The soul of the sluggard craves and gets nothing, while the soul of the diligent is richly supplied.

Proverbs 13:4

I am teaching Kate and Joey how to play the piano.  Actually, make that just Kate! She listens and practices what I teach her although it is difficult for her tiny fingers to maintain the proper position.  Joey on the other hand wants to be an expert even before he has figured out how little he really knows.  Learning the play the piano takes diligent practice and he prefers to pound away with one finger, pretending that he knows how to play.
Joey wants to believe that natural talent will make him successful without the hard work. Like many other kids today, he wants to look smart and talented rather than develop the skills that lead to actually being so.  He is learning to push through however and gaining new skills.  His parents are “wise” to his way of thinking and are training him to take on a growth mindset instead.
With a new school year starting, my encouragement to parents is to expect a growth mindset from your kids with regard to their school work and extracurricular activities.  If you don’t know what that is, read Mindset: The New Psychology of Success by Carol Dweck, Ph.D; a fascinating study on what motivates kids to learn. In her book, which is based on decades of research, “Dweck explains why it’s not just our abilities and talent that bring us success—but whether we approach our goals with a fixed or growth mindset.”
Grade school students who developed a fixed mindset with regard to studies showed marked decline with their grades in their adolescent years.  On the other hand, when they learn that their brain is really a muscle which gets stronger with diligent practice – and then take on a growth mindset –  their academic  performance improves significantly.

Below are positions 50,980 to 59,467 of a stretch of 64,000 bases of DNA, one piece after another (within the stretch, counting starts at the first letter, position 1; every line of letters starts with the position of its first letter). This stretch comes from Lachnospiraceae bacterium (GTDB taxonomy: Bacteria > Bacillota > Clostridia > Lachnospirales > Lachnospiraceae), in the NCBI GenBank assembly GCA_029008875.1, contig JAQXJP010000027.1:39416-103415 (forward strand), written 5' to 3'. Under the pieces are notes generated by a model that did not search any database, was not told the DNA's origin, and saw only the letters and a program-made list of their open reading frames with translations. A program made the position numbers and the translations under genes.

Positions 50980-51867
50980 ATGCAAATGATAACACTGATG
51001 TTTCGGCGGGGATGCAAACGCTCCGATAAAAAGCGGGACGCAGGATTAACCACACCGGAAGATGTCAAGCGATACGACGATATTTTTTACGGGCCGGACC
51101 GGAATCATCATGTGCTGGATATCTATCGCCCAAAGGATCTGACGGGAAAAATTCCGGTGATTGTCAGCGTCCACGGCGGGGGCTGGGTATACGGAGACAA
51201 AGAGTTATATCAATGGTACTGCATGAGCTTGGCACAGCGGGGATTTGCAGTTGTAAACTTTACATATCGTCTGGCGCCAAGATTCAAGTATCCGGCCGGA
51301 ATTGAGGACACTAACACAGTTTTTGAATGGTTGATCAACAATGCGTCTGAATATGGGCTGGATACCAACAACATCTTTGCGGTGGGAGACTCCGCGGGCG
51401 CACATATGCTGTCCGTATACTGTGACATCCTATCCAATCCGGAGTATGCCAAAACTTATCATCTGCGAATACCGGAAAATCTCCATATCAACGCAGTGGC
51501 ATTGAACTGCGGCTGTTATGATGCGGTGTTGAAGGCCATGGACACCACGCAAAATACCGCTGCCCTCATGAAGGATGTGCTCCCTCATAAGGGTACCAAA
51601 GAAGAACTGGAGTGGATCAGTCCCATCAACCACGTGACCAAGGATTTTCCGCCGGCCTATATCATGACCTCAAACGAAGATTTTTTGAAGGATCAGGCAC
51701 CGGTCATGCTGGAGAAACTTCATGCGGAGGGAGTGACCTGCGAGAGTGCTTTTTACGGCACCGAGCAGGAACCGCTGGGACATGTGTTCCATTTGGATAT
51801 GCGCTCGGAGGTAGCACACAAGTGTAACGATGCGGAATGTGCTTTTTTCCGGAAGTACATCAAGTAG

A student with a fixed mindset:

  • Is interested only when success comes easily.
  • Assigns blame and make excuses when it doesn’t.
  • Believes that effort is for those who can’t make it on talent.
  • FEARS trying and still failing.
  • Takes on a “low effort syndrome” as the way they protect themselves

A student with a growth mindset:

  • Makes learning is a priority.
  • Meets failure with energy to try harder.
  • Believes that abilities are learned and tasks give you the chance to do that.
  • Is mentally tough.
  • Takes charge of the processes that bring success and maintains them.

The best news is that they can change their mindset!  So can we!

TIPS for this week

Brain is a muscle that needs exercise.  Brain exercises include memory work, concentration, focus, reading, listening intently, solving problems, writing.
Don’t give up just because your child won’t try.  Don’t devalue an activity just because the skills are not present yet.
Don’t lower the bar.  We were created to grow.  Growth is motivating.  Not growing makes one complacent.

More on mindsets next week!